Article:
"Why does everything need to be so complex?" I remember inquiring to myself. Why can't we all just coexist and be happy? When did we have to implement all of these rules? Borders are a manmade concept. So is currency, and with it wealth and poverty. We're all human. No human is more important than other humans. This should be simple, right? Everyone should be able to eat. And have access to water, and healthcare, and education, and the other human rights and necessities that they're entitled to.

Don't the innocent deserve to be happy? And I suppose one can argue that everyone can be happy the way things are if they work hard, or whatever. But how can everyone be happy when only a few have access to the tools that make happiness achievable? And I know money doesn't buy happiness. But I'm not even talking about riches for everyone. All I'm saying is that innocent people do not deserve a life of desperation, of hunger and thirst, of poor health, of homelessness.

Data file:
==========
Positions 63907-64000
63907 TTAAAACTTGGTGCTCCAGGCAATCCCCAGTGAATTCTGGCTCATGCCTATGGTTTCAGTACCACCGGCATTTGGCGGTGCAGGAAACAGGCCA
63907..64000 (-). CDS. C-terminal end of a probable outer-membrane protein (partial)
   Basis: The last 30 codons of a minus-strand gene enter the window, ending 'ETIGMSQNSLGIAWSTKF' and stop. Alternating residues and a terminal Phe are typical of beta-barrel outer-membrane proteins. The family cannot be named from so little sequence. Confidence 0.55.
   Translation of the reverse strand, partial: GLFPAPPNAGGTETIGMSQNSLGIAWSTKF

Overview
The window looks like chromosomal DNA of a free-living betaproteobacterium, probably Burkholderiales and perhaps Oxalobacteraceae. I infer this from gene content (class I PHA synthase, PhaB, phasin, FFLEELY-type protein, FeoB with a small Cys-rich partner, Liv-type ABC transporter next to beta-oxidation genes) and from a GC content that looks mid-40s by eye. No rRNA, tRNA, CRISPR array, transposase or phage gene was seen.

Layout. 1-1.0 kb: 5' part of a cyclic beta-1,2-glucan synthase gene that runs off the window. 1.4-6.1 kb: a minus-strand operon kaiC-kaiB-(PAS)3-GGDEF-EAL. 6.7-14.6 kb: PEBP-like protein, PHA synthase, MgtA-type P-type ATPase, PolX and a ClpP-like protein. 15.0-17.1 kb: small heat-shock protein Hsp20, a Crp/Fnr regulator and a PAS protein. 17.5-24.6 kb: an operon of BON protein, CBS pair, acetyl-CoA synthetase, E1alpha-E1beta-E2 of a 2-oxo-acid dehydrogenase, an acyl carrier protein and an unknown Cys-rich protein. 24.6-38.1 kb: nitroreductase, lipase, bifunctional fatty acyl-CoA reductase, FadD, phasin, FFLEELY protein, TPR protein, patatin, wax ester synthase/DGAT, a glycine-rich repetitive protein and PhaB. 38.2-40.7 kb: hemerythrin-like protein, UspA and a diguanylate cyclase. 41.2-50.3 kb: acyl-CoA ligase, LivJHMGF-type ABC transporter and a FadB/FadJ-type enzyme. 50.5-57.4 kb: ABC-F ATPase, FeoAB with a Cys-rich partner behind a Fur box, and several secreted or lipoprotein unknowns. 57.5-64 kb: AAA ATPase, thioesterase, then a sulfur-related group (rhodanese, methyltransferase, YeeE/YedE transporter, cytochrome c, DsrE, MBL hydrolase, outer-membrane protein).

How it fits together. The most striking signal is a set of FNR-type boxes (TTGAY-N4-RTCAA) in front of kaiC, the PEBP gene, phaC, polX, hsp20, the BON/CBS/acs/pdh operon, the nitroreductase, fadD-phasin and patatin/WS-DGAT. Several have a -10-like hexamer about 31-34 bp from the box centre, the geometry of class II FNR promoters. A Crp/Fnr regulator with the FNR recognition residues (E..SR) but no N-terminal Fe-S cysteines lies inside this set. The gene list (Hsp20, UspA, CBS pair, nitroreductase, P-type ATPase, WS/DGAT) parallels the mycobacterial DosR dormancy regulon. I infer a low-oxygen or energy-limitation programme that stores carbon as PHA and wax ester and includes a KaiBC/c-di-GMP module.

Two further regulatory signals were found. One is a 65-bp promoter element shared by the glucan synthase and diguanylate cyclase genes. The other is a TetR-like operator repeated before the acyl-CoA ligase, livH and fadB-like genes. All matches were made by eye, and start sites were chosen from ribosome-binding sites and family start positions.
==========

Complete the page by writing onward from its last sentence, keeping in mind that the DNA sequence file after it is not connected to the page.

I would get over my heartbreak, and return to my ordinary, privileged life soon enough. I had a roof over my head, food in my stomach, a wardrobe that was deeper than necessary, all the technology I needed to be successful, and everything else I would ever need. I had the best friends I could ever ask for. I didn't need anything else.

But I still ached for the people who lack those things. The people who try and try to better themselves and their situations, but are stuck. It should be simple. Laws are manmade. They're not the same as morals. Crossing an invisible, imaginary line isn't immoral.

Everyone has only one life. No one can change that. So let everyone enjoy their life. And let yourself enjoy yours. It's simple, really.

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Photo by Reynaldo Brigantty from Pexels